Desi women seem a lot more headstrong than the aforementioned Mama’s Boys.  Have you noticed they have more open lines of communication with their parents? Desi women are not afraid of telling their parents when they disagree with them, or the truth even if it hurts. Are desi men the same?  Or do they appear to be afraid of their own parents?

And why does it seem desi men are only interested in superficial things? They are. Not always, but a lot of them are still searching for the trophy wife; a pretty girl (who isn’t “old” yet) with a good degree, job, and a respectable family.  They do “reputation checks” to make sure the girl doesn’t have any skeletons in her closet.  Many men search for fair-skinned women, even when the men themselves are dark-skinned.  Does the phrase “double standard” not even register in their heads?

Desi women are not as likely to focus on the tint of a person’s complexion. They’re also not as likely to turn down a guy based on only seeinghis picture during a matchmaking situation. They make comments like “Why don’t I meet him and see if we have chemistry in person?” However, we’ve heard plenty of stories about guys refusing to even meet a woman after only seeing her picture.

What gives desi men this sense of entitlement?  Is it their mothers?

Are there any worthy desi men out there?  To all of you dynamic desi women, is 25 the age of obedience? Do you believe it is the time to get serious about marriage, settle down, and find a husband?  Or are you more concerned with buying your own place, getting a promotion, finding yourself, or finishing the Masters/PhD degree? Is it possible to have it all – a satisfying marriage with a desi man, paramount self-awareness, and a successful career?

4 thoughts on “(No) Sex and The City Desi

  1. I think your blog was a very interesting read… but there are lot of holes in your assumptions. Not every guy is looking for “trophy” wife. He is probably looking for someone that feels like a trophy to him. I am a guy, so I can tell you there are lot of us that don’t care about the past history as long as the girl is truly Independent and I mean that… not someone who, after marriage, decides that all she will do is spend every awake moment checking up on him and not letting him spend anytime by himself.

    And as far as Mama’s boys… I myself, on many occasions thought about how will this work with my mom. And trust me when I say, its not because I am a Mama’s boy. I can pretty much say with absolute certainty that almost every guy hates getting nagged at. If we don’t think about our mom and how the girl will play out with her, can you imaging a lifetime of nagging between your mom and her, you and her, and your mom and you… its just too much to handle. Its just easier to think about this first. Most guys have calculated emotional response not just emotional response.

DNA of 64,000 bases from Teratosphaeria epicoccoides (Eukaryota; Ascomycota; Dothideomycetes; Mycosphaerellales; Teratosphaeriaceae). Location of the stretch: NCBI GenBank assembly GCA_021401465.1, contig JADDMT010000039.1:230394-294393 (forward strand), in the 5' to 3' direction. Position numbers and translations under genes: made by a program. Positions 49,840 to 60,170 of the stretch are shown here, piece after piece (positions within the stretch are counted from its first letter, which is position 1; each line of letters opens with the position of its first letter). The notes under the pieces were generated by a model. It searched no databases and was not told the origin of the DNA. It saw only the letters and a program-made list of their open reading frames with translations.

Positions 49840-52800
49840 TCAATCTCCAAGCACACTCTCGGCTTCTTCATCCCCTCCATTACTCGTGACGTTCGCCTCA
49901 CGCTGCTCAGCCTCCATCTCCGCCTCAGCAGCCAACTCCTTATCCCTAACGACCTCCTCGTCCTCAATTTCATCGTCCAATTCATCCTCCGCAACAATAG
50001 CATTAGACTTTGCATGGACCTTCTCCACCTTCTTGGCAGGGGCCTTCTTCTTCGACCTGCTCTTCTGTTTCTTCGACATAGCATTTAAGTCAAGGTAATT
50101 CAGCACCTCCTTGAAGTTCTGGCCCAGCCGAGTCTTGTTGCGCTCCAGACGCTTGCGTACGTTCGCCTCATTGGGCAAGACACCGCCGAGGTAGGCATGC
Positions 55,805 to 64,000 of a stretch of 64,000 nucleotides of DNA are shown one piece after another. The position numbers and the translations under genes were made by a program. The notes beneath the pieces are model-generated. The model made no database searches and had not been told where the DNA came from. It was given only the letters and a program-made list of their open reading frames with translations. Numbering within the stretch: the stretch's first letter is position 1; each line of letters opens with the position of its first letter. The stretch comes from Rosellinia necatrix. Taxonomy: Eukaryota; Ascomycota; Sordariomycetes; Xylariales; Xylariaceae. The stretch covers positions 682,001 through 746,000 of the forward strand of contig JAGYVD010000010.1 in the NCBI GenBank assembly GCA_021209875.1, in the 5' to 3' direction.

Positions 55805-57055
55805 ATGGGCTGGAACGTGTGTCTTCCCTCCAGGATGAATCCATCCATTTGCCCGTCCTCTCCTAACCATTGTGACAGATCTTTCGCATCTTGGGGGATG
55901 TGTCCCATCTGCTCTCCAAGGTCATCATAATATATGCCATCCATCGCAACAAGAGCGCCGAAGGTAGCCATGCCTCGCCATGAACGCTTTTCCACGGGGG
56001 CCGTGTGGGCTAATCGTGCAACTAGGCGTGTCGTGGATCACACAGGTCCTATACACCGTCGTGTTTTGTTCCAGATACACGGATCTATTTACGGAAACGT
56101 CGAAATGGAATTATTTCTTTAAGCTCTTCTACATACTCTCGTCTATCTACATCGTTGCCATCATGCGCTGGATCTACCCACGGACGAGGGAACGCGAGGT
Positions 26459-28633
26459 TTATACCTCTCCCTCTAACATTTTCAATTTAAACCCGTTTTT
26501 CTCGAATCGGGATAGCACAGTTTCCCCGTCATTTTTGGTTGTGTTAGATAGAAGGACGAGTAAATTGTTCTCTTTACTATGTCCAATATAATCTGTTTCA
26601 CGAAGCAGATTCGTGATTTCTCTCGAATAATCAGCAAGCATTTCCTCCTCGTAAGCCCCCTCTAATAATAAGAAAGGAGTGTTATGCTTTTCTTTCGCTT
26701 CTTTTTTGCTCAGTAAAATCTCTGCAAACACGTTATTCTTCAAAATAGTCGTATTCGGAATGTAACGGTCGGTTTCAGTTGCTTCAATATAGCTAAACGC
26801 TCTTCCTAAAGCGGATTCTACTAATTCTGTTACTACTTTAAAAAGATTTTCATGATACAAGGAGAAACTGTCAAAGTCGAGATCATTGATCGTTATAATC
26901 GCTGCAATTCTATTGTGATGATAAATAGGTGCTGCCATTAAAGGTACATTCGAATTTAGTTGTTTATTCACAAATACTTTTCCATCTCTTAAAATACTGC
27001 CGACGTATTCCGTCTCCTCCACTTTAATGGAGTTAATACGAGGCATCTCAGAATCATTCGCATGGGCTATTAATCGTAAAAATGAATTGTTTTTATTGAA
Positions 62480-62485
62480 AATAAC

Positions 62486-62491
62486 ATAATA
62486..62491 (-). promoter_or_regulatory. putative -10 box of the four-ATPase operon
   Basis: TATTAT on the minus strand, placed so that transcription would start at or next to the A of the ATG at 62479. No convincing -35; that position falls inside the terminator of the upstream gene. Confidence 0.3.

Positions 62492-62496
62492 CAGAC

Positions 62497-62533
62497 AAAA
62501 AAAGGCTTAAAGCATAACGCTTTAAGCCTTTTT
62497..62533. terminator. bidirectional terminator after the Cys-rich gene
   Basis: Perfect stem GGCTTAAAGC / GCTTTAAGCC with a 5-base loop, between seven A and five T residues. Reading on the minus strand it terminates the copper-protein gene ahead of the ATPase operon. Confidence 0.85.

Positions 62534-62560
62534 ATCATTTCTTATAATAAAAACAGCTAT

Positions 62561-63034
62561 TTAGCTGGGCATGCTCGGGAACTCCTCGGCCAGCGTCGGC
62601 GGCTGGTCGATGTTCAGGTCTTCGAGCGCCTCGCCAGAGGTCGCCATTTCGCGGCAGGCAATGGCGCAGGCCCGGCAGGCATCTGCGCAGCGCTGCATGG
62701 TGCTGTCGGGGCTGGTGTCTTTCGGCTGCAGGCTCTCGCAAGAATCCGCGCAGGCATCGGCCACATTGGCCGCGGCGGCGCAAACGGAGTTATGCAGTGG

AND I actually think that girls after 25 are much smarter and mature (and to me, more attractive)… because I had seen plenty of younger girls that feel the need to be snobby and play games.

    Sorry for such a long response but I did enjoy reading your post and felt the need to respond

    P.S. I am 26 and 6’3″… for what its worth…

  2. This post was so true and funny and way to get to the psyche of it all! Not that I don’t agree with you on so many levels — because I do — but I don’t think all desi girls are so practical all the time either these days!!

    But yes, for some reason, a woman who is single in her mid-late 20s/30s is seen as too independent (read: out of control)…and totally agree 25 is the great marker of this for some reason. Do all guys/parents share notes??

    Love your writing Tina! Just discovered your blog today via twitter :)

  3. In our house, marriage was never something that our parents pressured us about, or even talked about. My dad talked to my sister and me openly about alcohol, sex, drugs, etc., but in terms of marriage, the only thing he always stressed was that he wanted us to, “Graduate from college, get a job, live on your own for a few years *so you can gain independence* and then find the right person.”

    The “I-word” was celebrated in our house. It was something to achieve, not something to be ashamed of.

    I don’t think there’s a time limit on anything in life. I run with a woman who got married at 36, and recently met the friend of a man who’s 52, and getting his GED. Also, Brangelina keeps popping out babies, and she’s like, 100.

    I don’t think you can complete another person until you’ve started to complete yourself in terms of knowing who you are, what you want, and setting goals for yourself. And if that happens at 23, 25, 28, then so be it. A happy, and fulfilled woman makes for a happy and productive wife, mother, daughter, sister and friend.

    I think there is a fine line between being independent, and being selfish, and each of us, men and women, has to find a balance. We can’t change the people who want the doctor husband, and the fair-skinned wife, but we can treat our children equally, irrespective of their gender to snowball future generations of positive change. We can raise them to have a clear understanding of what God expects from each of us, and help them to understand the importance of basic values like humility, kindness, compassion and generosity. In order to eliminate the dominating-husband, and too-timid wife stereotypes, we have to give our future kids a strong sense of who they are spiritually, and give them a mercy-filled understanding of the various levels of religiosity in themselves and in others.

    And then, all will be right with the world.

    1. Wow, very nice Sabrina. I enjoyed reading this, thank you for the comment.

      I especially enjoyed this line of yours: “The “I-word” was celebrated in our house. It was something to achieve, not something to be ashamed of.”

      I’d like to clarify that my piece was a response to unsettling things I’ve witnessed or heard about. I don’t intend to promote the stereotypes, merely make a commentary on them.